Are seminarians receiving necessary training for communicating the Gospel in post-Christian America? Should a young couple moving from Birmingham to Boston receive similar cross-cultural training as do international missionaries moving from Missoula to Mumbai?
Our greatest missionary, Jesus, could read individuals like a book. The Psalmist declares that God can “discern my thoughts from afar.” Even more, Jesus knew how people viewed certain money-grabbing priests in the Court of the Gentiles, along with the spirit-stifling burden of the legalists.
Aaron M. Renn’s helpful analysis of American evangelicalism in his First Things article shares a framework of “Three Worlds” having existed in American culture: “Positive World,” “Neutral World,” with the “Negative World,” presently showing the slide and side-effects of secularism among our evangelical leadership class, and various congregations and congregants. As evangelicals talk within our circles, we are shocked that our tribe is no longer speaking the same language. If cultural incoherence is bringing about angst and animosity within evangelicalism, then is there hope for us fishing in the pagan pool?
Christian academics should be sensitive to emerging cultural realities to effectively train our pastors as cross-cultural missionaries within the scope of our secular and sensate culture.
Deconstructionists have ripped up the sacred tracks the American church once traversed and travailed. Our European model of theological education is missing the mark as we see growing numbers of America’s sacred buildings converted into antique shops, museums, and mosques — just like across the European Union.
Renn posits that around 2014 America made the transition to the “Negative World,” where Christianity is viewed adversely. He says that we “will have to grapple with the ‘rise of the nones,’ people with no professed religion who may be unfamiliar with Christianity and find it quite odd or even offensive. One-third or more of Americans in the younger age cohorts fall into this category, portending a radically different cultural landscape in America.”
Born in 1953, I was pulled from the pagan pool at the age of 23. By the age of 19, I became the youngest man acquiring an alcohol license in Tennessee as part-owner and manager of a large nightclub in my hometown. With that background, I have always been interested in “how” we can effectively communicate the Gospel with agnostics, skeptics, and honest questioners in ways they will want to listen, understand, and respond.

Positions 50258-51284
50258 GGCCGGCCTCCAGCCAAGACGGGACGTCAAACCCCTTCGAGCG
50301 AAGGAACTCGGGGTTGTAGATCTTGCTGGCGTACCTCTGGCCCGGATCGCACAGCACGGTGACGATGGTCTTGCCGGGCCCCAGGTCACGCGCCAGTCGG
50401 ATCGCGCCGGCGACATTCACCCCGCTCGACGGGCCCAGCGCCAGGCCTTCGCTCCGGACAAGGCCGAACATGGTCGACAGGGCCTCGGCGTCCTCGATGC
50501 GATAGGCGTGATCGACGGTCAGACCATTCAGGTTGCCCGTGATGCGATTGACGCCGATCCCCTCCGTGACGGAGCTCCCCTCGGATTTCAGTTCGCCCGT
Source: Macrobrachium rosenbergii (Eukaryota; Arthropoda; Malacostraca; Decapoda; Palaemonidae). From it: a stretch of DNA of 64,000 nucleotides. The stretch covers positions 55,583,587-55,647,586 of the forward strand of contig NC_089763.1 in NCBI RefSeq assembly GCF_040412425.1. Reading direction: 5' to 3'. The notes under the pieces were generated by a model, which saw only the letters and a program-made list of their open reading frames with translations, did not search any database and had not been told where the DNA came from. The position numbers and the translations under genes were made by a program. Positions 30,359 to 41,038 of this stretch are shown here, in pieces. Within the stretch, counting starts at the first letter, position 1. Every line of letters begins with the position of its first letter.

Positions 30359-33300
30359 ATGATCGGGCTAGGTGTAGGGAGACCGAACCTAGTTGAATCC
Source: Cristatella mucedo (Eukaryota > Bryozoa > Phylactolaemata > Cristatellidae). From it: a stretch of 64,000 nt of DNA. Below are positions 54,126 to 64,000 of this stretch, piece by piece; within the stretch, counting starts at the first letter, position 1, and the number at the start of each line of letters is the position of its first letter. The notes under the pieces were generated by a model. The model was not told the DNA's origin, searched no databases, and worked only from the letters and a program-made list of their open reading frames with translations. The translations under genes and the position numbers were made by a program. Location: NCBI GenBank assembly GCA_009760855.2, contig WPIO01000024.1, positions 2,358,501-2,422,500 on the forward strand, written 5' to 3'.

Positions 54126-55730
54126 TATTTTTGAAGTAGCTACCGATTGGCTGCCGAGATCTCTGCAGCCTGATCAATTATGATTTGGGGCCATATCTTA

A young 23-year-old irreligious person walking into church today is far different than myself when I became a follower of Jesus in 1976. From my Southern culture, I had already gained a profound respect for God, the Bible, and the church. Starting the day, my public-school elementary teachers read a passage from the Bible and closed her morning prayer by saying, “In Jesus Name.” We proudly stood to pledge allegiance to the Stars and Stripes because many of our fathers were battle-scarred WWII or Korean veterans.
Growing up in the “Positive World” referenced by Renn, it was a time when American culture gave respect to the Church and Christianity. To be clear, there was plenty of sin, hypocrisy, and syncretism in our cultural mini-sphere called the “Bible Belt.” Even so, the “fear of God” still hovered like the blueish haze over the Smokey Mountains! No city or county baseball league manager dare schedule a practice on Wednesday church night or a game on Sunday. That era is “Gone with the Wind.”
The encroachment of secularism has been invasive — like the fire ants in my backyard and the armadillos digging in our flower beds. With their exalted Enlightenment reason intermixed with Critical Theory and emerging woke leftist orthodoxy, our new secular social engineers have rewired and rigged a radical redirection and the dethroning of Christian morality and symbols from our public square.
Secular eyes look through a pluralistic prism. Their worldview is the melding of many religious and socio-political views with the cultural overhang of Christianity giving marginal input into their worldview. Directing evangelism and church planting for a convention of one-thousand Baptist congregations in Illinois several years back, I shared the following ways that secular people can view our churches:
Nonentity — The church really doesn’t exist in the world they live. They seldom realize it is there. It goes unseen, unheard, and they are untouched by it.
A Novelty — The church is nice to look at or even think about, but let’s keep it on the shelf for display. They feel the influence of the Church should stay inside the building and never seek to convince & convert people on the outside.
A Nuisance — Of the Church, they are saying, “We don’t want their rules, regulations, and restrictions superimposed on or over our lifestyle. Or we don’t want Christians constructing large facilities in our neighborhoods impeding our Sunday morning traffic flow.”
A Neanderthal — The Church represents some ancient past whose purpose is extinct and irrelevant in a postmodern world.
A Narcotic — The intellectual avant-garde still see religion (the Church) as the opiate of the people or a crutch for weak people while somehow soothing their unenlightened souls.
Read’em and weep … because we need to be shocked out of our complacency in understanding those our Lord wants us to reach with the Gospel.
Ron F. Hale is a retired SBC pastor and former North American Missionary (HMB/NAMB). He has authored articles for The Stream, The Christian Post, The Christian Index, American Thinker, and various Baptist State Convention newspapers.